President Vladimir Putin has ordered the Defense Ministry to re-equip the Russian army with more advanced precision weapons to compete with potential foreign foes.
Speaking during a visit to Izhevsk, home to the Kalashnikov Corporation, which produces the legenadary AK-47 assault rifle as well as 95 percent of all infantry weapons in Russia, Putin said he expected the new arms "to have both the required quality, and acceptable, economically justified prices."
"Our weapons of today and tomorrow must be better than those of our potential enemy," Putin told workers of the Kalashnikov Corporation on Wednesday, according to the Kremlin.ru website. "And what does that mean? [That means] firing range and precision."
President Vladimir Putin looking at rifles produced at the Kalashnikov plant in Izhevsk on Wednesday. (kremlin.ru)
He did not specify who the potential enemy might be, but noted that land forces provide "support for strategic directions, participate in neutralizing local armed conflicts, as well as in peacekeeping operations." Calling those troops a "key" branch of the military, Putin noted that re-arming them was a priority in Russia's defense spending.
Putin examining equipment at the plant as Defense Minister Sergei Shoigu, with blue tie, watches. (kremlin.ru)
The government has allocated more than 3 trillion rubles ($94.5 billion) for refitting Russia's land forces with modern weapons, Putin noted. That's nearly 16 percent of the total budget of the army re-equipment program, which is to run through the next dozen of years.
"To solve [their] tasks, land forces must possess a high fighting potential, mobility, coordination and, of course, be well-equipped with modern arsenals," Putin told a meeting in Izhevsk with government officials, including Deputy Prime Minister Dmitry Rogozin and Defense Minister Sergei Shoigu.
Putin posing with Kalashnikov workers. (kremlin.ru)
Among the top priorities of the army re-equipment program, expected to be completed by 2025, Putin named development of high-precision weapons, and reforming those branches of the arms industry that manufacture infantry weapons for the military and other security and defense agencies. He also called for expanding military training camps and firing ranges to prepare troops for handling modern weapons, which the army is expected to begin receiving in substantial quantities starting next year, and to attract talented engineers to the defense industry.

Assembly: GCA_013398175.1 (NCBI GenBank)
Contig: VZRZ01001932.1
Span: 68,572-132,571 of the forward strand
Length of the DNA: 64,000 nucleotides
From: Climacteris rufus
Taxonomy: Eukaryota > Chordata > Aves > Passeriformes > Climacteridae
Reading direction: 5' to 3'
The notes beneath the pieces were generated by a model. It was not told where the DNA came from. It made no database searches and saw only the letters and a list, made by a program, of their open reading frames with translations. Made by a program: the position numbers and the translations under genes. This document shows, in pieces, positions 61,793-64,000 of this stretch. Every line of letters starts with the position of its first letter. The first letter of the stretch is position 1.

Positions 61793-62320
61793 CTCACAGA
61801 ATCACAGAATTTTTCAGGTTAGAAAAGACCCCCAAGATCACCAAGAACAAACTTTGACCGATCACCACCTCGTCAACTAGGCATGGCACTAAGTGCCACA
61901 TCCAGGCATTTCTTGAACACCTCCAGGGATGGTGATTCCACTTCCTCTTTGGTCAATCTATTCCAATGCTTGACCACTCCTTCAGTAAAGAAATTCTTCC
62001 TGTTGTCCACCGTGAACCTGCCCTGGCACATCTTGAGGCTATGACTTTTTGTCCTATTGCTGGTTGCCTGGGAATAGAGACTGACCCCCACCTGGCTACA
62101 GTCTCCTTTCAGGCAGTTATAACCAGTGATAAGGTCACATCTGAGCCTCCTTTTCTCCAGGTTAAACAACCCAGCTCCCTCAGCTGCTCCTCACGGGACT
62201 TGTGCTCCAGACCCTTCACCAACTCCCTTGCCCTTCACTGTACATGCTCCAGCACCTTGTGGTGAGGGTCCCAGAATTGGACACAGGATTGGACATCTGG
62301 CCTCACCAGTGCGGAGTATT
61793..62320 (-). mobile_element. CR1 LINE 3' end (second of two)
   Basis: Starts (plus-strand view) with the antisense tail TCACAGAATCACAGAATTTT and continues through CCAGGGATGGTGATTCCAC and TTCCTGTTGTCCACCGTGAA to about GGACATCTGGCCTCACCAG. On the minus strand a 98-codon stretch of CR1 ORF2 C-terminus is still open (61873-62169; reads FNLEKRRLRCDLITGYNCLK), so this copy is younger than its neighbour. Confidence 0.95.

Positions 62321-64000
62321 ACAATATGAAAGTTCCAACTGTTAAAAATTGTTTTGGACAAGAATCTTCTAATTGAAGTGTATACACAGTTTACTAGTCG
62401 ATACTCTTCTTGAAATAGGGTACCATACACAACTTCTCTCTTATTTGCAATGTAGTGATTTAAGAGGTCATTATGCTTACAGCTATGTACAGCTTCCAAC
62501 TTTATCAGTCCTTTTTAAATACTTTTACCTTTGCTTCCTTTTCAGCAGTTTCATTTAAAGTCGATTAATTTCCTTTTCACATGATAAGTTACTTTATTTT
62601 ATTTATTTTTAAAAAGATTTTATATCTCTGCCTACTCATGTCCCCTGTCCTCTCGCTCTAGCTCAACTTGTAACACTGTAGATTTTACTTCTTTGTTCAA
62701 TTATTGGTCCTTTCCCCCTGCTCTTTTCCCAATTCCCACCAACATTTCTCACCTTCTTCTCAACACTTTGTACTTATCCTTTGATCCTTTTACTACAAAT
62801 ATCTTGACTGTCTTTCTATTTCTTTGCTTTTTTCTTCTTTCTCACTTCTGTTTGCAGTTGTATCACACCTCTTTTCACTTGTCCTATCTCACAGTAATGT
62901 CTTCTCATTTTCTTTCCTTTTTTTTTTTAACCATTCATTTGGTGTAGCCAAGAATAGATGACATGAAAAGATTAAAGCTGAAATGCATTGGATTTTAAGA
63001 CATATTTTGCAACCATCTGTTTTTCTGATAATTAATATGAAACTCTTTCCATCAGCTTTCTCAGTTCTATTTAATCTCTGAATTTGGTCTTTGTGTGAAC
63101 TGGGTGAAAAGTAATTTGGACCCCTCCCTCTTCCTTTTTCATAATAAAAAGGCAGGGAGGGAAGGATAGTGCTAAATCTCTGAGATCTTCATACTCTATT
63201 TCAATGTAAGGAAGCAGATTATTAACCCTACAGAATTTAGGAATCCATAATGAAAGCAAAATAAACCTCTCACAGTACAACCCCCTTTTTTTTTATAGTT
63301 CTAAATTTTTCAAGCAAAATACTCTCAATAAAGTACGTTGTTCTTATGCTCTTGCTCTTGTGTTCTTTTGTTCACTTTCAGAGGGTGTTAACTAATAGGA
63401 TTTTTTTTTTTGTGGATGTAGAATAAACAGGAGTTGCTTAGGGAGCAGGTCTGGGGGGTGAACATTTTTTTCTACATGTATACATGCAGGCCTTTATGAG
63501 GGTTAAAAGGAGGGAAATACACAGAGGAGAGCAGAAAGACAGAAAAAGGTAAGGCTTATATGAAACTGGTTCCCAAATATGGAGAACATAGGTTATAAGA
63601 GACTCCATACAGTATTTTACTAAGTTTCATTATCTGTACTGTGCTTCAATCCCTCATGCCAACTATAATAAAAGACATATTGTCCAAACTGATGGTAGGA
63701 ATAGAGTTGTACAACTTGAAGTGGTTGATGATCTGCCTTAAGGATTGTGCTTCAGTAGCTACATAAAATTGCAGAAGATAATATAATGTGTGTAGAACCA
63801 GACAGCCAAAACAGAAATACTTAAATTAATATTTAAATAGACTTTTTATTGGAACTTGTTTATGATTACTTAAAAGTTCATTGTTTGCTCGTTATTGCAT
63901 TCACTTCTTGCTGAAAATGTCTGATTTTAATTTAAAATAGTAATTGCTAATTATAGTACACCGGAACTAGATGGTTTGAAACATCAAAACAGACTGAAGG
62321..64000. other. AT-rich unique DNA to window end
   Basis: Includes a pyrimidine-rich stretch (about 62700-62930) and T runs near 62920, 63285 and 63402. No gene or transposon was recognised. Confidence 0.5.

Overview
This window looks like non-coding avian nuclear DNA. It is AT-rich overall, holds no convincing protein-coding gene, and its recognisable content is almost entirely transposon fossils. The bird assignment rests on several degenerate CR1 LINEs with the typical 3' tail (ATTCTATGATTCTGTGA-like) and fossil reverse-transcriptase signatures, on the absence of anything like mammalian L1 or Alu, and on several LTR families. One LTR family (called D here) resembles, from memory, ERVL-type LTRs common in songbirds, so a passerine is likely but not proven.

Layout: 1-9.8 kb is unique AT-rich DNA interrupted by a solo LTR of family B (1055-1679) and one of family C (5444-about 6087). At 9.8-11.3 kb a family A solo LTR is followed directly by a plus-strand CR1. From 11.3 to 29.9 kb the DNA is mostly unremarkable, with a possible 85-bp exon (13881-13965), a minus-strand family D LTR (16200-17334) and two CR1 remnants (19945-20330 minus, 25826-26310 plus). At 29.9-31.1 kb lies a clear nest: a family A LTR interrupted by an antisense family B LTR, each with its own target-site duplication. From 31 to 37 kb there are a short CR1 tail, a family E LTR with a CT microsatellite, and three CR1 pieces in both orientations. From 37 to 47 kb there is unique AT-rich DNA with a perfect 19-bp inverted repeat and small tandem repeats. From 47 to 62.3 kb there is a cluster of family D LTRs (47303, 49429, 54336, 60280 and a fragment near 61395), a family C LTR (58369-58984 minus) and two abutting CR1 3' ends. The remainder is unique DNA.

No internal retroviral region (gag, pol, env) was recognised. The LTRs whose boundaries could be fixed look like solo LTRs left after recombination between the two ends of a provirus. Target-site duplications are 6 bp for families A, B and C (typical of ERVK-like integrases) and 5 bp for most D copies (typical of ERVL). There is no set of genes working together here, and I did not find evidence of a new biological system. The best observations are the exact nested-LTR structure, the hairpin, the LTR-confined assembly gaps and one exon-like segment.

In Izhevsk, about 1,000 kilometers east of Moscow, Putin also visited the man in whose honor the Kalashnikov Corporation is named, the creator of the AK-47 assault rifle Mikhail Kalashnikov, to congratulate him on Russia's Arms Makers Day, Sept. 19.
Putin meeting AK-47 inventor Mikhail Kalashnikov in Izhevsk. (kremlin.ru)
The AK-47, which stands for "Avtomat Kalashnikova," or Kalashnikov's automatic, is the world's most popular firearm with an estimated 100 million spread worldwide. Its 93-year-old inventor had worked as chief designer at an Izhevsk military plant that produces a modernized version of the rifle at least into his 80s. This year, he underwent a series of hospitalizations — first in a cardiology clinic in Izhevsk and later at a military hospital in Moscow, from which he was discharged a month ago to recuperate at a sanitarium.
Putin met with him in Izhevsk on Wednesday, and he appeared to be in good health.